There have been various updates and added wrinkles to the Roy Oswalt news since this morning. The highlights:
- Derrick Goold reports that the Cardinals are the Astros’ first choice. This squares with what I was hearing last night. Past of it is geographic (Oswalt owns a farm in Illinois and it isn’t terrible far from his Mississippi home). Part of it is clubhouse culture. Part of it is that Oswalt believes that the Cardinals represent is best chance to win a championship.
- Heyman says that the Cardinals want the Astros to take on a good chunk of the money still owed Oswalt. I’m sure that’s what they want — who wouldn’t — but I have to think that at some point the Astros would think that, hell, if they’re paying for the guy they may as well get 200 quality innings out of the guy a year too, so why bother?
- Brad Lidge volunteered that he would gladly call Oswalt in an effort to sell him on coming to Philly instead. This is rather interesting. On the one hand, given all of the strife Lidge has gone through in Philly these past two seasons, if he can still endorse the city and the club to Oswalt, it speaks highly of the place and maybe Oswalt should listen. On the other hand, the more Lidge reminds Oswalt that Lidge will be responsible for closing out Oswalt’s starts, the less attractive such a prospect becomes, no?
- Jayson Stark of ESPN.com reports that the Cardinals have offered two players from their major league roster for the Astros ace. In other words, not top pitching prospect Shelby Miller. Jon Jay, Allen Craig and Fernando Salas are among the likely suspects.
It’s all pretty quiet on the non-Oswalt trade rumor front today, so look for more updates to this one as events warrant.
The Astros have reportedly agreed to terms with free agent DH/outfielder Carlos Beltran for a one-year, $16 million contract, per ESPN’s Buster Olney. The deal includes a complete no-trade clause, according to a report from Bob Nightengale of USA Today.
Beltran elected to return to the Astros after fielding offers from the Yankees, Blue Jays, and Red Sox. He appeared in Houston during the second half of 2004, batting .258/.368/.559 with 23 home runs in 399 PA and making his first postseason run to the tune of a .435 average and eight homers as the Astros battled their way through to a seven-game loss in the Championship Series. Beltran also played with Houston manager A.J. Hinch and bench coach Alex Cora in separate stints with the Royals and Mets, which the Houston Chronicle’s Jake Kaplan cited as possible influences in the Astros’ decision to pursue the free agent.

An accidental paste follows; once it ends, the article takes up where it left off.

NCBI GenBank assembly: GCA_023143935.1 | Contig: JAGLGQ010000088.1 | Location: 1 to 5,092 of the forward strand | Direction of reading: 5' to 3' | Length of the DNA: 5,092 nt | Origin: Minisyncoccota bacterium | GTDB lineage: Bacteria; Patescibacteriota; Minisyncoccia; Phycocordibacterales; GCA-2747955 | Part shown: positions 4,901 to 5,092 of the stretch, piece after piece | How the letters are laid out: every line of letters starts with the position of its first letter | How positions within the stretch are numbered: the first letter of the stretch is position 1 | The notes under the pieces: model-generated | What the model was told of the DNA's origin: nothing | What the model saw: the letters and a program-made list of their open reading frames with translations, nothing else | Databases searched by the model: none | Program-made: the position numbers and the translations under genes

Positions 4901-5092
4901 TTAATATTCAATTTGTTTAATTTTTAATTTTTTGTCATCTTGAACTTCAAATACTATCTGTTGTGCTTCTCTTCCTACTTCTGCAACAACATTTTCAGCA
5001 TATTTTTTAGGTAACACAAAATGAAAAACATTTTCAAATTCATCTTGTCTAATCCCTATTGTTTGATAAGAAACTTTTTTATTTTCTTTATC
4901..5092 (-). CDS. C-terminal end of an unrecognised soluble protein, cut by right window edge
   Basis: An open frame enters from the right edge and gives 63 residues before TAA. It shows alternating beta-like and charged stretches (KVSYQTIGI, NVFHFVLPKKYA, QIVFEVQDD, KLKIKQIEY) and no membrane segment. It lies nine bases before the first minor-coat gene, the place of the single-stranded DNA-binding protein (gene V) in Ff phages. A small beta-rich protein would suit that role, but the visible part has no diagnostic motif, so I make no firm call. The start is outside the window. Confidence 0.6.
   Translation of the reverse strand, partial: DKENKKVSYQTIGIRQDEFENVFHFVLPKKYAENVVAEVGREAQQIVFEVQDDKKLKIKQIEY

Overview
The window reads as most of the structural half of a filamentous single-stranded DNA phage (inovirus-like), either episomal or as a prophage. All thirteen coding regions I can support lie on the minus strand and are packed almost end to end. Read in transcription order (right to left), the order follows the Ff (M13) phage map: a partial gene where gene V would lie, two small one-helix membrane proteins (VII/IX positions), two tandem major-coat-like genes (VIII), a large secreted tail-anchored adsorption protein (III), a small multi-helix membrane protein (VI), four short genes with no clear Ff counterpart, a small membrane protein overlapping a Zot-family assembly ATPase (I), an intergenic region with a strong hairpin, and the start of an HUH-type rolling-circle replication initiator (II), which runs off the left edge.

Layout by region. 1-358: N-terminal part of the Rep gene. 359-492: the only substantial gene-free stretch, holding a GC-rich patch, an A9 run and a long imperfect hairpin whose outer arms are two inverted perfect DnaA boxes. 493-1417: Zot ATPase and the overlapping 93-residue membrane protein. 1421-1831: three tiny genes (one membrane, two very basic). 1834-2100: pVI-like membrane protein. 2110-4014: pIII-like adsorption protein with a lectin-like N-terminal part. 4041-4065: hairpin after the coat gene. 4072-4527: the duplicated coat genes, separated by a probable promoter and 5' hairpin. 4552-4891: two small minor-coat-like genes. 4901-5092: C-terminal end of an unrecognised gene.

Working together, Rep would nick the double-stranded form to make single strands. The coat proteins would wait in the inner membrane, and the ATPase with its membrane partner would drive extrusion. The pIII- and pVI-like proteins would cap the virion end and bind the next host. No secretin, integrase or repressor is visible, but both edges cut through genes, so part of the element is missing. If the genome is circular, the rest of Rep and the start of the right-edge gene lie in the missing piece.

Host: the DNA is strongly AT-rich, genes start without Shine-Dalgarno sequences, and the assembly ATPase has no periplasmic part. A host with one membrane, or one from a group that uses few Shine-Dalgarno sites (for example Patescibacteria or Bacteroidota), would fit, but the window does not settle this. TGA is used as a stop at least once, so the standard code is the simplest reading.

In 2016, Beltran split the season between the Yankees and Rangers after getting dealt at the deadline for a package of right-handed pitching prospects. He was stationed in right field for the majority of his time in New York, but was almost exclusively utilized as a designated hitter over 52 games in Texas. Between the two clubs, he batted an impressive .295/.337/.513 with 29 homers and earned his ninth career All-Star designation to boot.
The veteran slugger is expected to fill a similar role on the Astros, who need a full-time DH but could use some additional support in the outfield corner. Olney envisions a lineup with Beltran in the five-spot, per an earlier report:
Catcher Welington Castillo was non-tendered by the Diamondbacks on Friday, making him one of 35 additional players to enter the free agent pool. Marc Topkin of the Tampa Bay Times reported that Castillo was drawing interest from the Rays, among a bevy of major league clubs, and the Atlanta Journal-Constitution’s David O’Brien added that the Braves have “some interest” as well.
The Rays’ trifecta of catchers — Curt Casali, Luke Maile, and Bobby Wilson — did little to inspire confidence behind the plate in 2016, and with top free agent Wilson Ramos sidelined after suffering a torn ACL in September, it makes sense that they’d explore more affordable options. Castillo profiled well at the plate during his first full season with the Diamondbacks, slashing .264/.322/.423 with 14 home runs in 457 PA. Behind the dish, he placed third among all qualified major league catchers with seven DRS (Defensive Runs Saved), though his league-leading 10 passed balls weren’t anything to write home about.
Unlike the Rays, the Braves have a serviceable catching platoon in Tyler Flowers and Anthony Recker. Beyond that, their catching depth is fairly shallow despite the recent addition of former Mariners’ outfield prospect Alex Jackson. Jackson, according to the Atlanta Journal-Constitution’s Mark Bradley, has not played behind the plate since high school, though GM John Coppolella is reportedly interested in trying him there again. A.J. Pierzynski is also rumored to be seeking a deal elsewhere in free agency, which could open the door for a multi-year deal with Castillo.